“You’re really good at real—real is your second nature…”
—dialogue from the film Teknolust
Who was Roberta Breitmore, and how does she figure into the vast body of work by the artist and filmmaker Lynn Hershman Leeson? Roberta Breitmore was never “real,” even though she was made of flesh and blood; her persona was, in fact, just a figment of Hershman Leeson’s feminist imagination, only more developed than most artificially created alter egos that are set loose in the art world. The documentary images of the fictive person in the Roberta Breitmore Series (1974 to 1978) were my introduction to the work of Hershman Leeson. Breitmore, although a fictional creation, was an attractive blond who had her own apartment, advertised for roommates, went to a shrink, was photographed extensively, and had her own driver’s license. As a feminist art project, Breitmore anticipated Cindy Sherman’s penchant for dressing up in costumes and photographing herself hundreds of times in her project Untitled Film Stills, from 1977 to 1980. That said, if Sherman’s one-off still images of herself as invented women characters have become legendary, I wonder why so many people have blank looks on their faces when the name of Lynn Hershman Leeson comes up in conversation regarding the world of contemporary art. Her science-fiction-y movies alone, Conceiving Ada (1997) and Teknolust (2002), feature no less than the extraordinary actress and quick-change artist Tilda Swinton. Both of these movies—along with several other of Hershman Leeson’s wondrous films—were recently screened at SITE Santa Fe in conjunction with Future Shock, the inaugural exhibition at SITE’s re-designed space in which Hershman Leeson also has an installation, Infinity Engine (2017).
“The artist goes on a journey, not of self-discovery, but of self-recovery, and her amazing self-possession is bolstered by the uniqueness of her visions and her phenomenal technological expertise with which she brings those visions to life.”
Hershman Leeson wrote all of her own scripts, and she directed and produced her films as well, bringing to the screen not only her innovative computer-science fantasies—anticipating our current digitally dominated world and obsession with artificial intelligence—but she has made documentaries as well: Strange Culture (2007) brings to bizarre life the twisted story of artist Steve Kurtz and his arrest by the FBI for being a would-be bio-terrorist. And there is the fabulous overview of the Feminist Art movement in the film !W.A.R.—!Women Art Revolution (2011), as illuminating as any movie could be about the forces that ignited a dynamic constellation of artists, scholars, and activists who finally inserted themselves into the art historical continuum. But the film that establishes and solidifies Hershman Leeson’s ground zero as an artist, poet, and visionary filmmaker is her autobiographical work First Person Plural, the Electronic Diaries of Lynn Hershman Leeson (1996).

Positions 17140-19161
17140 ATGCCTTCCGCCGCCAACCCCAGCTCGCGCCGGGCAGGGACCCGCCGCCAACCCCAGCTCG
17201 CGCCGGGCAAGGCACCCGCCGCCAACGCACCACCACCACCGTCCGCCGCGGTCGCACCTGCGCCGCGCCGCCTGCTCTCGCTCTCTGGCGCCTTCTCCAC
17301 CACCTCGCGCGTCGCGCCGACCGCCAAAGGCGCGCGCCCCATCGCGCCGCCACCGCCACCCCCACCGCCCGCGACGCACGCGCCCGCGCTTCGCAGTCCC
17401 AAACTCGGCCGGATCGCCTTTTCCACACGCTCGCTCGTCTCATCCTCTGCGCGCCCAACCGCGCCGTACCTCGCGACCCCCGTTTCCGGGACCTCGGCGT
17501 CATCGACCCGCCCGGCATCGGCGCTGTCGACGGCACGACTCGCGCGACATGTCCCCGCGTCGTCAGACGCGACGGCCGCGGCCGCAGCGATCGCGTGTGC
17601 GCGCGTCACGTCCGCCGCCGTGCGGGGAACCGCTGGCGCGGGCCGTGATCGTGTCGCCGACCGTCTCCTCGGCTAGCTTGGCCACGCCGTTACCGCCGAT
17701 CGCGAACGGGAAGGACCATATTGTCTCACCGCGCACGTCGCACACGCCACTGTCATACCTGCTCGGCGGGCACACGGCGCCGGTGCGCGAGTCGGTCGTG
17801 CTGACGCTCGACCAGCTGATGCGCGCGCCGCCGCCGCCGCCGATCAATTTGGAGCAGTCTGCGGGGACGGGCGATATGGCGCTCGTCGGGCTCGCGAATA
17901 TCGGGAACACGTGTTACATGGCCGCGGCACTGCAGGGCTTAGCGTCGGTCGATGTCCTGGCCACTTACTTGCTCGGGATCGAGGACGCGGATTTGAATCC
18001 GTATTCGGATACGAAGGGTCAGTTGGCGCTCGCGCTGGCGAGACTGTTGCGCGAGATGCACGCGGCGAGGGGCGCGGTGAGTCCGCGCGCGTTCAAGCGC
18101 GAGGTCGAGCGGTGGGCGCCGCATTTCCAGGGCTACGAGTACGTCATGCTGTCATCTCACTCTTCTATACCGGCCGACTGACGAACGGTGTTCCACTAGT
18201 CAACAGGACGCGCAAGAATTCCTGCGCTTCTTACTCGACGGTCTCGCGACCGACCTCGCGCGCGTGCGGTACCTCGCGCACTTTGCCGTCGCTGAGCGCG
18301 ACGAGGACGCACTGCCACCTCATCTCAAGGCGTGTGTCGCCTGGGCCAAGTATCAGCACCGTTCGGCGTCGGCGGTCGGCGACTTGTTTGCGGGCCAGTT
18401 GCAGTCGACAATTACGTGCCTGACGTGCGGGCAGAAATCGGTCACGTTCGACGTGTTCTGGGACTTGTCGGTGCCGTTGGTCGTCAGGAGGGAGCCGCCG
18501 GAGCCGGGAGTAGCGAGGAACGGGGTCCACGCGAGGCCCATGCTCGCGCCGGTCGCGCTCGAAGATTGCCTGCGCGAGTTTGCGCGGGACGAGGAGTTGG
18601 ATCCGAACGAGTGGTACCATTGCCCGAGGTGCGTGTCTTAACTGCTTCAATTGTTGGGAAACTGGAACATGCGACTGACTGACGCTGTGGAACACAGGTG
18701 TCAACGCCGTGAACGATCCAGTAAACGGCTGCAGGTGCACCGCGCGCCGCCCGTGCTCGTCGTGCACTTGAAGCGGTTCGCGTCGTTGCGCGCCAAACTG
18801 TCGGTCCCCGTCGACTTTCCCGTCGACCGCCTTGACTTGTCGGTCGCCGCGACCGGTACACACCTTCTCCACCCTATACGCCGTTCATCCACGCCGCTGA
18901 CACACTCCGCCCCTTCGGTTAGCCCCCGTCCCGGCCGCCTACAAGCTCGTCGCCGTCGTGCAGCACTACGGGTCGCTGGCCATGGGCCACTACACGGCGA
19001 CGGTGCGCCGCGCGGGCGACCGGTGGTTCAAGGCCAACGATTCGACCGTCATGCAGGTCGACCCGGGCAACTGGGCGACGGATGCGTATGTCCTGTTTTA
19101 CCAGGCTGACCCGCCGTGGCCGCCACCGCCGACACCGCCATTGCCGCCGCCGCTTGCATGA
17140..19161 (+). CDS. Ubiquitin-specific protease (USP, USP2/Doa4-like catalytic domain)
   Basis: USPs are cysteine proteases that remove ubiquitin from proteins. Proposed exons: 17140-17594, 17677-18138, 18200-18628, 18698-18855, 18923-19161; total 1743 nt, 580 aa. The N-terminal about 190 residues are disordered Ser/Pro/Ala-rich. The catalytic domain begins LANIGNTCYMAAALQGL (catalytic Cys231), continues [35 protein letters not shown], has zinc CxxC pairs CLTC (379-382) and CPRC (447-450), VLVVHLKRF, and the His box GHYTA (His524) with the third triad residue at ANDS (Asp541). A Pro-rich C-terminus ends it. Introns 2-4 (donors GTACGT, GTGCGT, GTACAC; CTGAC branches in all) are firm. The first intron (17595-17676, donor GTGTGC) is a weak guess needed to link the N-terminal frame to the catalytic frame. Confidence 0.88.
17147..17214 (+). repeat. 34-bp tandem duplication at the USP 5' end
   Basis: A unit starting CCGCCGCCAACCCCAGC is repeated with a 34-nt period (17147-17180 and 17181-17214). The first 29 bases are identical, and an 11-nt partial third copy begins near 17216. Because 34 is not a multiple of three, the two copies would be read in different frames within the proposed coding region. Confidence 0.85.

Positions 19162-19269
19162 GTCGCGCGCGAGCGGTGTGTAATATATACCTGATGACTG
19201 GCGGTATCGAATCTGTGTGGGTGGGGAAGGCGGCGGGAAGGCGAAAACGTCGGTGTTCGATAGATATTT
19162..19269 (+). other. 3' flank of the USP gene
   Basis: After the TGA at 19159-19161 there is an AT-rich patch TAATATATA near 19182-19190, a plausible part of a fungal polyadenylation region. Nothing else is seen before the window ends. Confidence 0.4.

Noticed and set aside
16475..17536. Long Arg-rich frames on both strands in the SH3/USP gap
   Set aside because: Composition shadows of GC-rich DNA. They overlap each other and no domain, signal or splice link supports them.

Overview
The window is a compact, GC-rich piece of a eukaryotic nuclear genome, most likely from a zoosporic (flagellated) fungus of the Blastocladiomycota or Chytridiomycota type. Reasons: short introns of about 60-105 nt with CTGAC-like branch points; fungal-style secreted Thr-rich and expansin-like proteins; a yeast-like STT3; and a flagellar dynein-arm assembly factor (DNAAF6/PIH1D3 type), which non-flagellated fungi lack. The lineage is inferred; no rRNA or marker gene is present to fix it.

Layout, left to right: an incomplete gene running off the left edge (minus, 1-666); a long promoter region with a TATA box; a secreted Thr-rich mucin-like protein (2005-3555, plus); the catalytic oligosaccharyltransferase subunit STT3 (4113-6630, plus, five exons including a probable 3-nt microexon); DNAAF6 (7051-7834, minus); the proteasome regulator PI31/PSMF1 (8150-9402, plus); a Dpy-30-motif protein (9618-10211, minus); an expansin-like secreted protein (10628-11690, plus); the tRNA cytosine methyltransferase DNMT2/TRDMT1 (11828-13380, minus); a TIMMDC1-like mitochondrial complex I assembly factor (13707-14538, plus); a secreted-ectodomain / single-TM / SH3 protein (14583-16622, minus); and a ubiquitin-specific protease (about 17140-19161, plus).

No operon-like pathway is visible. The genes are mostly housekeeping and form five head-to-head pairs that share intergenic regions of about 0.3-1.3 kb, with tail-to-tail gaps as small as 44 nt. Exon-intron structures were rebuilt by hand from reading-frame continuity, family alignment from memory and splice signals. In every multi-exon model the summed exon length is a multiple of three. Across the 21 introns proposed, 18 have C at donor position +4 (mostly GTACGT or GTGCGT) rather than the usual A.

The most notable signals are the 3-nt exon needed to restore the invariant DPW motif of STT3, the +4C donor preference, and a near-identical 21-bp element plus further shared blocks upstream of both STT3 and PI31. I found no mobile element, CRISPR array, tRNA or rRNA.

As a moving-image memoir and deeply disturbing confessional, First Person Plural covers the years 1984 to 1996 when Hershman Leeson was grappling with her emotional scars and the psychological blowback from a childhood of physical and sexual abuse, followed by a period in her life as a battered wife who, with her daughter, eventually found the courage to walk away from that situation. “First Person Plural” is an apt phrase to speculate on the trauma of an abused person who often undergoes a psychic splintering in the effort to survive shocking realities. Hershman Leeson reveals herself in her documentary as multiple projections of a central self, but not in the sense of being a schizophrenic—i.e. someone who has lost touch with the Plane of the Real and proceeds to live on an Imaginary Plane peopled by distinctly separate personalities. All of Hershman Leeson’s fragments, if you will, are of a piece—integrated into the whole of a woman with astounding creative powers. Although Hershman Leeson presents herself, over the span of twelve years, as a woman undergoing a painful transformation of great significance, she never loses control of her imaginative mind, her genius loci, and its transcendent function as her raison d’etre. The information she shares is indeed devastating—a child who has her nose broken by a broomstick; who has her head set on fire; who has to suffer “visits” from a pathological father; who is physically hurt by her first husband—but so strong is Hershman Leeson’s creative drive that it ultimately provides the energy for her profoundly moving, fascinating, intensely colorful, gorgeously illustrated, sometimes humorous, and always philosophically challenging films.
It has to be said that in Hershman Leeson’s movie-as-memoir, never for an instant does she traffic in histrionics, self-pity, or a sense of pushing the boundaries of truth to serve a set of artificial psychological constructs. The artist goes on a journey, not of self-discovery, but of self-recovery, and her amazing self-possession is bolstered by the uniqueness of her visions and her phenomenal technological expertise with which she brings those visions to life. Hershman Leeson proceeds from the world of her dreadful personal secrets—compounded by the history of the Holocaust that she deftly interlaces into her own story—and emerges as a revelatory genius with an affinity for strong, productive, creative, and individualistic movers and shakers, giving them a voice and animating their lives in a series of brilliant, thought-provoking movies. In particular, Hershman Leeson has embraced women who have stories of their own to tell—the feminists of !W.A.R., for example, or the nineteenth-century Augusta Ada King-Noel, Countess of Lovelace, a daughter of Lord Byron, brought to life in the film Conceiving Ada (1997). Ada Lovelace, as she would become known—and played by the luminous Swinton—was both a product of her society and a pioneer mathematician and writer, as well as collaborator with Charles Babbage, working with him on his mechanical computing machine. It was Lovelace, though, who published the first algorithm intended for this “Analytical Engine,” helping to develop seminal ideas about the mathematical language necessary for coding machines that would become the prototype for twentieth-century computers.